Most conferences and all tours of key water sites in California
and the Southwest that are held by the Water Education Foundation
are eligible for Minimum Continuing Legal Education (MCLE)
credits required by the State Bar of California.
We have been an approved MCLE provider for decades and are a
valued source of up-to-date information for attorneys who attend
our conferences and water tours.
Our upcoming 2017 events that offer MCLE credits are:
Our water tours give a behind-the-scenes look at major water
issues in California. On our Central Valley Tour, March
8-10, you will visit wildlife habitat areas – some of which are
closed to the public – and learn directly from the experts who
manage them, in addition to seeing farms, large dams and other
These are not the best of times for the Sacramento-San Joaquin
The center of Gov. Jerry Brown’s proposed WaterFix, the Delta
suffers from an array of maladies that offer a gloomy prospect
for its ecological future and continued role as hub of the
state’s water supply.
Tickets are now on sale for the Water Education
Foundation’s April 5-7 tour of the Lower Colorado River.
Don’t miss this opportunity to visit key sites along the
“Lifeblood of the Southwest,” including a private tour of Hoover
Dam, Central Arizona Project’s Mark Wilmer pumping plant and the
Havasu National Wildlife Refuge. The tour also visits the Salton
Sea and farming regions in the Imperial and Coachella valleys.
Sixteen years of drought on the Colorado River, a key water
supply for California, have increased the chance that Lake Mead
will fall low enough to trigger a shortage declaration in the
not-too-distant future. It seems a matter of when and not if. The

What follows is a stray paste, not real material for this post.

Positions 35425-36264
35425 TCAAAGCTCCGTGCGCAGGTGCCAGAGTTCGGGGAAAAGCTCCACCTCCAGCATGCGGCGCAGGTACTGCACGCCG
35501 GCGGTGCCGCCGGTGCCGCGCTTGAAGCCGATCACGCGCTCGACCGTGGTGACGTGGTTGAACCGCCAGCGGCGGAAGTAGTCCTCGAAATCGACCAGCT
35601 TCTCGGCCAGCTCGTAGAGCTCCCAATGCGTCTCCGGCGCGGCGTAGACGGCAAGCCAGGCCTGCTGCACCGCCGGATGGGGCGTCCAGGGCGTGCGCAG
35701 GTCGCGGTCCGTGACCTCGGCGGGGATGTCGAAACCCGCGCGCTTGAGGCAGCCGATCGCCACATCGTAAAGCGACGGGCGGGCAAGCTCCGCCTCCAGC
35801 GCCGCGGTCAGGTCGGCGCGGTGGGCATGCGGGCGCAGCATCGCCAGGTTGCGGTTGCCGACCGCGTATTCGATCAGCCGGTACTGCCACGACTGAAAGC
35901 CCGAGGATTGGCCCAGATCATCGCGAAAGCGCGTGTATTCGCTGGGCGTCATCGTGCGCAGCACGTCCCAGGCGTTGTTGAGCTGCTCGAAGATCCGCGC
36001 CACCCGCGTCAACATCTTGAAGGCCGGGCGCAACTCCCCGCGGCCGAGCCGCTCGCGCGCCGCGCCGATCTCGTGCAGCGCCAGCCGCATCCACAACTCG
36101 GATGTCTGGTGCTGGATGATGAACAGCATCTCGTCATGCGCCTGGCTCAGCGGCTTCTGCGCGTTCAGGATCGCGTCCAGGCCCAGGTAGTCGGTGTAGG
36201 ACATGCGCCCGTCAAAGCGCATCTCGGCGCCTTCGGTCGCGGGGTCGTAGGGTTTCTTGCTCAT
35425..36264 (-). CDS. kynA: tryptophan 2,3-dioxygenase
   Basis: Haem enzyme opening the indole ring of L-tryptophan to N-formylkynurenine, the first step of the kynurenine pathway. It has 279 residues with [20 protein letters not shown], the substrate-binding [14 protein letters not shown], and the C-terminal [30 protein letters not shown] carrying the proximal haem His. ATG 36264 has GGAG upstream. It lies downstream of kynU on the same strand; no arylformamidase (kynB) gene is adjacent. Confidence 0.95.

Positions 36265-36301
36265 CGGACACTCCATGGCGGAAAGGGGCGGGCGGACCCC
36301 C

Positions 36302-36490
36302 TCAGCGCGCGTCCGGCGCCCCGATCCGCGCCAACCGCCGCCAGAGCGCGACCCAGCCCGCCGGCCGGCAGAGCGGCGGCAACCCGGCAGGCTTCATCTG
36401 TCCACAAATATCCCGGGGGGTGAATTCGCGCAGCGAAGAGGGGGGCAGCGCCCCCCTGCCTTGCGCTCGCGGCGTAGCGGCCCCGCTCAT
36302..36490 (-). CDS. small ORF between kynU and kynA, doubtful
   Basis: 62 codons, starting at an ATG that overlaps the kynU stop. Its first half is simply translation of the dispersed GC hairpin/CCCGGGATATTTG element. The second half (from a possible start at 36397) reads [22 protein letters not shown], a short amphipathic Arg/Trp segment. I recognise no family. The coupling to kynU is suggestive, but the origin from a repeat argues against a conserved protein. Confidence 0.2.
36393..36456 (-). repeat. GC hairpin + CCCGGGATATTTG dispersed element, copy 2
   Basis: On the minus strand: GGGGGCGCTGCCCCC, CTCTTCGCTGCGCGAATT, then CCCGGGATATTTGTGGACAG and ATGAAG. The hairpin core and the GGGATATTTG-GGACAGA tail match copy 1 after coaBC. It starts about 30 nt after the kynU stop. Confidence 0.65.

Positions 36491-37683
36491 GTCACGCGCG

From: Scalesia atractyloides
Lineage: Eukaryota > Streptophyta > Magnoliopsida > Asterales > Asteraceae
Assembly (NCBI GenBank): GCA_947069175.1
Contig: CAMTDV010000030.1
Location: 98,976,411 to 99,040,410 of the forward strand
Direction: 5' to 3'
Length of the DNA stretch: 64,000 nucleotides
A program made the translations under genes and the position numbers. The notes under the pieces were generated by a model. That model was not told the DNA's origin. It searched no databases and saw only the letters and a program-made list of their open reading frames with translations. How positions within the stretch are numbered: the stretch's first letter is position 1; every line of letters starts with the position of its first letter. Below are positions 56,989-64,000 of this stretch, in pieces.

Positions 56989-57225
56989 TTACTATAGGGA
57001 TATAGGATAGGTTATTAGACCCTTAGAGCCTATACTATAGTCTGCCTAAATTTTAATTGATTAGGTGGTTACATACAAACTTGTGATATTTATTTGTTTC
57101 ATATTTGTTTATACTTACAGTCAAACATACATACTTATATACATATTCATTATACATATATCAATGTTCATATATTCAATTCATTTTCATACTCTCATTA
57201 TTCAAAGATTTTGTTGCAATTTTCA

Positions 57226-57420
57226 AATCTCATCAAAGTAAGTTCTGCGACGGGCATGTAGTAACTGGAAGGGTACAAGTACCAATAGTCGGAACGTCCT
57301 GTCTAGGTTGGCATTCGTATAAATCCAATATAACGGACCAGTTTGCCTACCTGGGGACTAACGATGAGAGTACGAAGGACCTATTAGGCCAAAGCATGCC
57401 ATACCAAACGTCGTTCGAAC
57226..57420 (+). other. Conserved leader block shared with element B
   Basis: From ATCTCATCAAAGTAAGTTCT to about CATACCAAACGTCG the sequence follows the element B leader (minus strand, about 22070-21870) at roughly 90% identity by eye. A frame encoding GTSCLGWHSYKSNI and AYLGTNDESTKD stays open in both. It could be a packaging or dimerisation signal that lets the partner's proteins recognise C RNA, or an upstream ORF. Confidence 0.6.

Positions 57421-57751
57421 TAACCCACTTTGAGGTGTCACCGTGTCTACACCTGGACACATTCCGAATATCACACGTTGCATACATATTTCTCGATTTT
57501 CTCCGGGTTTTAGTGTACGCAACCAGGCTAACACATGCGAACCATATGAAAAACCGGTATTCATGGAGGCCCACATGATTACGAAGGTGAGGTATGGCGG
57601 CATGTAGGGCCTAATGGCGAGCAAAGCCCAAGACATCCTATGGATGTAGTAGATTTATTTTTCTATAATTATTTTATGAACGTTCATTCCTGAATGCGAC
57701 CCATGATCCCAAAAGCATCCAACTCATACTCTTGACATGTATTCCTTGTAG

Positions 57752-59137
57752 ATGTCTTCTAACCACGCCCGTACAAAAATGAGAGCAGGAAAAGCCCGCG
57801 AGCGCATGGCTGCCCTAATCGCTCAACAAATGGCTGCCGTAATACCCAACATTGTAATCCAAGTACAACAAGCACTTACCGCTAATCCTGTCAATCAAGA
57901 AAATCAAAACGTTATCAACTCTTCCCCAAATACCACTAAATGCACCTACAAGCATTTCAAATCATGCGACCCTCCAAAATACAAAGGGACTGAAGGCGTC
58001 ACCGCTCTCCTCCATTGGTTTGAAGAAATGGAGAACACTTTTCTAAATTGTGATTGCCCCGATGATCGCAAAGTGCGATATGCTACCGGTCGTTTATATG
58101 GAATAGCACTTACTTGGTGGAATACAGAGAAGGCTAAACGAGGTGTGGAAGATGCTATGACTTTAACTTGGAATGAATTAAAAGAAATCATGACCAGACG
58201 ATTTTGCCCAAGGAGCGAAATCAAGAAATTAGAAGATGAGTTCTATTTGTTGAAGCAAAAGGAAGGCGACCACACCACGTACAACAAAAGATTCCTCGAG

reservoir now sits at 40 percent capacity and federal officials
say there is a 48 percent chance of a shortage declaration in
Last year, representatives from the federal government,
California and the other Lower Basin states, and Mexico came
close to an interlinked, multi-party agreement on how to slow the
reservoir’s decline to better prepare for a reduction in water
supplies. They failed to finalize a drought contingency plan
before the end of the Obama administration, leaving stakeholders
wondering what will happen now.
Californians continue to receive optimistic news that parts of
the state will see significant drought relief in 2017. One
positive development is a strong likelihood that San Luis
Reservoir near Los Banos will be full by April 1 – the first time
As of Tuesday, the 2 million acre-feet reservoir was at 78
percent of capacity. This is a stark contrast to last August when
the reservoir was at its lowest level in 25 years.
Data, data everywhere but what to do with it all? Water wonks
have long known there are reams of information about water
available from a multitude of sources. Databases contain
information about water supply, water quality, water rights and
other issues. But the information is scattered and not easily
Now, a new state law aims to corral all the dates, places and
numbers into a useful platform that is expected to make
California’s water management system more effective.
California’s San Joaquin Valley produces 25 percent of the
nation’s food, including 40 percent of all fruits, nuts and
vegetables consumed throughout the country. Despite this winter’s
deluge, many farmers in the San Joaquin Valley will face another
season amid changing drought conditions. Challenges that still
face California’s agricultural heartland include reduced surface